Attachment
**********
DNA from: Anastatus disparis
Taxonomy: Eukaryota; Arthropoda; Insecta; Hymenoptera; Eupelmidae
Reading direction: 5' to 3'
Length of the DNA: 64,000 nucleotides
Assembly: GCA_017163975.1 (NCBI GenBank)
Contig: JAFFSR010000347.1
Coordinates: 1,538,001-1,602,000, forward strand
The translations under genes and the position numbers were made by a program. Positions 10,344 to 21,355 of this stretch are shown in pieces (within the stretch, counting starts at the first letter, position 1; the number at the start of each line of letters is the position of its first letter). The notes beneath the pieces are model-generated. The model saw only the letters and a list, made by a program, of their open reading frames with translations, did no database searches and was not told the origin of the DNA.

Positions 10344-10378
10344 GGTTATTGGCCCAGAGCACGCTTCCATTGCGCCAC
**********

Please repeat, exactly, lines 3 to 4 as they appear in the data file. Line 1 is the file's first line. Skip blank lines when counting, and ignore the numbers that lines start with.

Reading direction: 5' to 3'
Length of the DNA: 64,000 nucleotides